We’ve all heard the advice to disconnect, to relax and not use our phones and tablets right before bed, but can technology actually help us to unwind and fall asleep?

Sleep is important for managing stress, but it’s one of the first things to become an issue when we’re feeling anxious because odds are, the more anxious we are, the less easy it is for us to relax and fall asleep. With the help of technology in the form of apps like Calm, help with sleep, meditation and relaxation is right at your fingertips.

Calm, a popular mindfulness app, is said to be a great one-stop-shop for anyone looking to improve their mental well-being, teaching users how to reduce anxiety and stress, sleep better, and check in with their emotions.

“Personally, I think it’s really helpful to just kind of take a few minutes to be by yourself and just be present in the moment, which is what mindfulness is,” said Rachel C. Handura, LMSW, of the Calm app. “It’s more tailored towards adults so I used it at the main clinic with clients who struggled with anxiety who liked mindfulness.”

The Calm app’s guided meditations are said to be good for both novices and seasoned practitioners, and users decide how long to dedicate to the app each day. Calm offers a mood check-in feature that tracks your mood throughout the day and puts together a personalized report of your moods. In the free version, the app offers a limited amount of guided exercises and meditative audio to help relieve stress. Calm also features nature sounds and sleep stories to help lull you into relaxed sleep, but a subscription is required to access these features.

“I think it’s really helpful to even just put in headphones and take a few minutes, take a couple of deep breaths and let it guide you through the meditation or mindfulness script,” Ms. Handura said. “I think it’s just a really great resource. Most of the apps and the technology for mental health are free so it’s easily accessible for people of all income levels. I just think it’s a really cool thing to supplement verbal therapy or any other sort of therapy you’re doing.”

Ms. Handura said that when the pandemic first started, a lot of things were unknown. This created a lot of anxiety too, not knowing where to get help or when to get it. Once the pandemic rose and everything was shutting down, a lot of people became nervous going out into public, which in turn caused a lot of social anxiety.

During the pandemic, Ms. Handura said she told people to stay connected in any way that they could, whether over text message or video chat or if they had a close circle they could connect with- just staying connected to people.

“I think a lot of people were isolated, and that creates a lot of anxiety and depression,” she said. “So trying to find healthy supports as far as friends and family and even coworkers, that sort of thing. And then technology too, video chatting and texting and even the mindfulness based applications on smartphones I think are really cool. Social media can be a good resource, but I think it can also have a lot of negatives too.”

For adults, along with the Calm app, there are also a few mindfulness things that Ms. Handura likes and would recommend, such as Headspace and Simple Habit.

Ms. Handura said she personally uses these along with the Calm app, but uses different ones in her new professional position. She has been with the North Country Family Health Center for two years now. Initially at the main clinic, the behavioral health clinician recently took over a position at South Jefferson Central School in February providing therapy full time. She noted that the pandemic really made an impact on the clients she sees, sending things like anxiety on the rise.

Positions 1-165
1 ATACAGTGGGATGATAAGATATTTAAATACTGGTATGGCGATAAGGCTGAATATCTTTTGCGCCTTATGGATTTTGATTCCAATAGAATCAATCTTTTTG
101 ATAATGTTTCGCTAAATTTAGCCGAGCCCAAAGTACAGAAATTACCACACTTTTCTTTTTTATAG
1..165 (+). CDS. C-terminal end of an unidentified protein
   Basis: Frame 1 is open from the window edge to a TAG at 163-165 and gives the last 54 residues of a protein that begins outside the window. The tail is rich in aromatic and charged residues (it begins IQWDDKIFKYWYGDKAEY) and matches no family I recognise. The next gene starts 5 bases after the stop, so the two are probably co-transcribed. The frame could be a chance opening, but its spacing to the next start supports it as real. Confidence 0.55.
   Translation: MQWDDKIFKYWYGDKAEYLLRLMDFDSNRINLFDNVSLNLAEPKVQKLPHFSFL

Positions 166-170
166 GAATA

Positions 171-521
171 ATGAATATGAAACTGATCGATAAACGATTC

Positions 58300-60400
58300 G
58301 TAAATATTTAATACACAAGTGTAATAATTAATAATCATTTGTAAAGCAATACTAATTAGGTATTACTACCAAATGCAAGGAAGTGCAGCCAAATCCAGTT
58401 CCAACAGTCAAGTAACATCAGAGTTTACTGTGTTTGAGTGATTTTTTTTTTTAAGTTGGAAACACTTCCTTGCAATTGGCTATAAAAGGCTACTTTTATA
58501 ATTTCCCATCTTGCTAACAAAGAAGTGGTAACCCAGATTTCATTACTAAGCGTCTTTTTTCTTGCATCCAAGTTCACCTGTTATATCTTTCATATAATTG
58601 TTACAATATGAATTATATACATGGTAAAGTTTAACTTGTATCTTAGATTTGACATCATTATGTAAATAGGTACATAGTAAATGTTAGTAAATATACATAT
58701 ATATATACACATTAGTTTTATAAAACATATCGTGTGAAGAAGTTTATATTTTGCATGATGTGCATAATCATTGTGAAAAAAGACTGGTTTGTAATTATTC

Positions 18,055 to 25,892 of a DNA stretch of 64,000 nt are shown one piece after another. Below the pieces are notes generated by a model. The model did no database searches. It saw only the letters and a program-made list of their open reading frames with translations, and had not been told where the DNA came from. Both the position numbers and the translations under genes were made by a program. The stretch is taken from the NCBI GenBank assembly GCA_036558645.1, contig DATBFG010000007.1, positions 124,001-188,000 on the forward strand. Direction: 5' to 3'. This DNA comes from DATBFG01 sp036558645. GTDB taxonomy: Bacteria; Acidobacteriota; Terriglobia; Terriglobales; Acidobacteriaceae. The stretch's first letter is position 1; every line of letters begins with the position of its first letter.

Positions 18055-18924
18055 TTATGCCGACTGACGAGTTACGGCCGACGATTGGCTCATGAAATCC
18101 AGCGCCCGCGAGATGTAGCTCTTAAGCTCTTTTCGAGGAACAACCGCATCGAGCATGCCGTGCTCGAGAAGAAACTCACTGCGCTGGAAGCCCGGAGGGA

With younger students, she uses the app Smiling Mind, which is the same kind of concept as Calm but a bit more geared towards children.

“They really like it- the coolest part is it walks them through it, but then you can have an activity to go along with it as well,” Ms. Handura said. “Once they’re done, we do an activity, we’ll draw or talk about it and I think it creates kind of a different discussion and a different approach to mental health, which I think is really cool for the students to help visualize it.”

She also noted another app, My Internal Weather Report, which helps kids tune into their emotions by connecting them with weather conditions. If kids are having a happy day, their internal weather report will be sunnier, and a sad day more rainy, and so on.

-SelfCare is one she has used a lot with teenagers. Basically, it’s like someone’s little virtual bedroom and in each bedroom, there are different things like a cat, a plant and a journal and you can go through and click them to read more. The cat talks about how beneficial pets are to mental health, the plant about how beneficial nature is, and the journal about how beneficial writing or reading can be to mental health. The app makes for a cool, more interactive experience for the teenagers.

Whether struggling with sleep and anxiety or just looking to take a few more minutes for yourself each day, technology can be useful in a number of ways and through a variety of applications.

“I highly recommend the apps and I think you can find ones that are more tailored to your needs based on what sort of stress you have going on, whether it’s depression, anxiety or sleep troubles, there’s a lot of different options for a lot of different mental health concerns or issues,” Ms. Handura said. “So whatever sort of position or feeling you’re going through in life, there’s a lot of different ways you can go about that with technology.”

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Johnson Newspapers 7.1

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